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Fisheries Off West Coast States; Highly Migratory Species Fisheries

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National Marine Fisheries Service (NMFS), National Oceanic and Atmospheric Administration (NOAA), Commerce.


Final rule.


NMFS issues a final rule to implement daily bag limits for sport-caught albacore tuna (Thunnus alalunga) and bluefin tuna (Thunnus orientalis) in the Exclusive Economic Zone (EEZ) off California under the Fishery Management Plan for U.S. West Coast Fisheries for Highly Migratory Species (HMS FMP). This final rule is implemented as a conservation measure as part of the 2007-2009 biennial management cycle as established in the HMS FMP Framework provisions for changes to routine management measures.


This final rule is effective November 14, 2007.


Rodney R. McInnis, Regional Administrator, Southwest Region, NMFS, 501 West Ocean Blvd., Suite 4200, Long Beach, CA 90802 4213.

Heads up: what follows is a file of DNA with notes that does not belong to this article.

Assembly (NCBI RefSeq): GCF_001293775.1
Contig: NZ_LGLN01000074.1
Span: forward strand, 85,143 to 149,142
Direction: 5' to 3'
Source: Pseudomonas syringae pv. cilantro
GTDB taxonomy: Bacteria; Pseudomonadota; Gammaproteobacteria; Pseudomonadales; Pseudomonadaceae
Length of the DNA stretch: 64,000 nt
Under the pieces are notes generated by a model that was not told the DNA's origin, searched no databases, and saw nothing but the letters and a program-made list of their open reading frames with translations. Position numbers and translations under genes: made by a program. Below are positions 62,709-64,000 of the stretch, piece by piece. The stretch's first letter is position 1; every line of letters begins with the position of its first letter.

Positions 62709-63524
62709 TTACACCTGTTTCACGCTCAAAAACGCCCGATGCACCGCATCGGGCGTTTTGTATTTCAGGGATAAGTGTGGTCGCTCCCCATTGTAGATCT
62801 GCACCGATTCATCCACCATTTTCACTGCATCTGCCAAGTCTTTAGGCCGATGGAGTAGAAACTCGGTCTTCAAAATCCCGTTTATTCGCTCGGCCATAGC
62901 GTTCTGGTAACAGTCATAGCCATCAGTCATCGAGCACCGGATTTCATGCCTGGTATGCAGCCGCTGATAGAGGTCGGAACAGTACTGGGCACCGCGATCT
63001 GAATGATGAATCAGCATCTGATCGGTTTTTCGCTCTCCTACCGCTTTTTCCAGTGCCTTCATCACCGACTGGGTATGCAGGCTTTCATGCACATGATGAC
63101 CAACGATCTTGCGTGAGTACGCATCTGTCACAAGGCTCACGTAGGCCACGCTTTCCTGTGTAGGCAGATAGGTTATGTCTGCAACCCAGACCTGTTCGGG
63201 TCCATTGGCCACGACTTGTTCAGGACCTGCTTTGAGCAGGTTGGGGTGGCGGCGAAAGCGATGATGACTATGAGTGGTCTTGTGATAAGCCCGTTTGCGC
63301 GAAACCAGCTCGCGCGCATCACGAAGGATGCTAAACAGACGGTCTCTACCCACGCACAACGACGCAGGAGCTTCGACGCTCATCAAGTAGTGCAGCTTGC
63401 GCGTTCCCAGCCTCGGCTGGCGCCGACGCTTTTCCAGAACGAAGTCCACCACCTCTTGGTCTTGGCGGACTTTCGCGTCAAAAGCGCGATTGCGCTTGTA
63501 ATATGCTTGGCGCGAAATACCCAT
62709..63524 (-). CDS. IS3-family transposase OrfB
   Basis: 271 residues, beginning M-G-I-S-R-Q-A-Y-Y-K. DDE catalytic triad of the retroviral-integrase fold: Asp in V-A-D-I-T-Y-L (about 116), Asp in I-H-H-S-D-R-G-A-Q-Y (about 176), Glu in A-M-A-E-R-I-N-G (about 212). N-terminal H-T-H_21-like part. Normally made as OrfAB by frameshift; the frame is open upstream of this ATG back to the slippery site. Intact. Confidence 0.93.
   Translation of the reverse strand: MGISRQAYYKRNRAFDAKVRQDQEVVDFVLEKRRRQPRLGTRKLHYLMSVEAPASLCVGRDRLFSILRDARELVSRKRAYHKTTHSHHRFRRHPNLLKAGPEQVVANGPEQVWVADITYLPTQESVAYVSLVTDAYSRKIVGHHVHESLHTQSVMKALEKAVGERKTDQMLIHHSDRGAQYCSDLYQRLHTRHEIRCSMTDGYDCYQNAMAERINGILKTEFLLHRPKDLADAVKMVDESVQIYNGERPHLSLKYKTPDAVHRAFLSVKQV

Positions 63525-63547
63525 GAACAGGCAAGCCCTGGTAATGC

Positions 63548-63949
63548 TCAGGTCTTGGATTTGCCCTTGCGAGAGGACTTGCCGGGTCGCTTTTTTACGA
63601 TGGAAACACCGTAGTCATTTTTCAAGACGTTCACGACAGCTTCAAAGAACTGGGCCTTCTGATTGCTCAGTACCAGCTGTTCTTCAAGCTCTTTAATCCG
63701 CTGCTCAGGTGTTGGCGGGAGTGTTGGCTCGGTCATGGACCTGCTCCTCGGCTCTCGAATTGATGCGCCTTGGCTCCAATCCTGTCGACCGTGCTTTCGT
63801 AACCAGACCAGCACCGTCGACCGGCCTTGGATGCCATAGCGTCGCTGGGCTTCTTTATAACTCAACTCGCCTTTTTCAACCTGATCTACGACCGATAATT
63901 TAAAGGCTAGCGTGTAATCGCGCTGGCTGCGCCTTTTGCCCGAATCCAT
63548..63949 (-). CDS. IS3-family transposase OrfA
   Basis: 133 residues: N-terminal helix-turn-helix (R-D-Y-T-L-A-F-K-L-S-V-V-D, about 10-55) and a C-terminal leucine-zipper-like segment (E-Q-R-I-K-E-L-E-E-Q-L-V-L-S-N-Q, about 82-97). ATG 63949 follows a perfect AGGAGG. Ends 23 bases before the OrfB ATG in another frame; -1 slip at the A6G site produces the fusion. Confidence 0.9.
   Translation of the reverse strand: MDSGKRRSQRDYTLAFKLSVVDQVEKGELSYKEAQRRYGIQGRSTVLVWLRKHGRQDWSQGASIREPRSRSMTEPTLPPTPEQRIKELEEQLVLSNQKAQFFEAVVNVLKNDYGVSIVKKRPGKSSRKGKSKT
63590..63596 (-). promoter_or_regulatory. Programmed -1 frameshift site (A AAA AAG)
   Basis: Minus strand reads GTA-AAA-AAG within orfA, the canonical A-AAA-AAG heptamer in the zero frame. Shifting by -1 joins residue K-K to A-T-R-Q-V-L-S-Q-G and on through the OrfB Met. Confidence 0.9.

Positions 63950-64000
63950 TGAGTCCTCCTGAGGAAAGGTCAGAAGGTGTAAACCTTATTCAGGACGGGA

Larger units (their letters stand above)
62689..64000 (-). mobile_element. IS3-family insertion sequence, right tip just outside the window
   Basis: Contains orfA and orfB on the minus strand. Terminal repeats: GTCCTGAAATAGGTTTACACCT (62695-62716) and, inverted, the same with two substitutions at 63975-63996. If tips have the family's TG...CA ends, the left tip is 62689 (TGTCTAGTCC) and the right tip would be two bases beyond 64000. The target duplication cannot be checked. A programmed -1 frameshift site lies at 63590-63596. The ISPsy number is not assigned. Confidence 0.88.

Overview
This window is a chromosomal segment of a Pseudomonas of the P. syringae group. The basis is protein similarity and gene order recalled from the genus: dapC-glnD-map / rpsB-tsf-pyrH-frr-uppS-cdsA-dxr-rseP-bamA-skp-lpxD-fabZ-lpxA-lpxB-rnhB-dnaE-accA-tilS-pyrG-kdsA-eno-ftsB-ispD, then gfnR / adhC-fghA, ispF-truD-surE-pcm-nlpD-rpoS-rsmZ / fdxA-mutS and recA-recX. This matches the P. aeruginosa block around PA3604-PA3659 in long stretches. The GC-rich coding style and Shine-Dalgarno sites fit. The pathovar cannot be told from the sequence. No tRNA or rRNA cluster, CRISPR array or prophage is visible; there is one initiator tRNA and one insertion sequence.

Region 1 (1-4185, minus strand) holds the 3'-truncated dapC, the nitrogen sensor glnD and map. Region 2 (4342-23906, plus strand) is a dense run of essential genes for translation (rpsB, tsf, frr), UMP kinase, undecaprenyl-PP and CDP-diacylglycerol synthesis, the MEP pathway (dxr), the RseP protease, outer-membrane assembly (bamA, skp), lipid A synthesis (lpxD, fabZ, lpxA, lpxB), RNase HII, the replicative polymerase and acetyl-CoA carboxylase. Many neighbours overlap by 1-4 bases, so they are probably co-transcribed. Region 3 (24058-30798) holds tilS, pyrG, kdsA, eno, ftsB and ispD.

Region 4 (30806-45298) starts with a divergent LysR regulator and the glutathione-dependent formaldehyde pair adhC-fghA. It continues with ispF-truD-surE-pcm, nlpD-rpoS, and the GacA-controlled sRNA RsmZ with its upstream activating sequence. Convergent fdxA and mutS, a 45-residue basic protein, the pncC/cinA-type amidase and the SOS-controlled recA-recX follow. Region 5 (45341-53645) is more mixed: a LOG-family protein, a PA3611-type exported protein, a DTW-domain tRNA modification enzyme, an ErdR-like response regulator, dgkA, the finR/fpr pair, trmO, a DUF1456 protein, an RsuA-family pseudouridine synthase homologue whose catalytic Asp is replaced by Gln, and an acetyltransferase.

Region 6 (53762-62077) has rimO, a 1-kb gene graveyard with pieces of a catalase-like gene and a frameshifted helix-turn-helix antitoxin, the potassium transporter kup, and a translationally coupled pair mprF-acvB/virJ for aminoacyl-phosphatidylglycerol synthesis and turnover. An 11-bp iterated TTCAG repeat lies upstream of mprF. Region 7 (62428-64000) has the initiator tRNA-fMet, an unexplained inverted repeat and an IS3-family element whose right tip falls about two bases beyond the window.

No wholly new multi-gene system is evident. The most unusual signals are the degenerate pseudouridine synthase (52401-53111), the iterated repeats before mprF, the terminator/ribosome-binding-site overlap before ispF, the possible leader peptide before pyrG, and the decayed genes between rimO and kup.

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Craig Heberer, Sustainable Fisheries Division, NMFS, 760-431-9440, ext. 303.

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On April 7, 2004, NMFS published a final rule to implement the HMS FMP (69 FR 18444) that codified annual specification guidelines at 50 CFR 660.709. These guidelines establish a process for the Pacific Fishery Management Council (Council) to take final action at its regularly-scheduled November meeting on any necessary harvest guideline, quota, or other management measure and recommend any such action to NMFS. At their November 12-17, 2006, meeting, the Council adopted a recommendation to establish daily bag limits for sport-caught albacore and bluefin tuna harvested in the EEZ off of California as a routine management measure for the 2007-2009 biennial management cycle. Based in part on the Council's recommendation, NMFS published a proposed rule on June 27, 2007, to establish daily bag limits for albacore and bluefin tuna harvested by recreational fishing in the U.S. EEZ off the coast of California (72 FR 35213).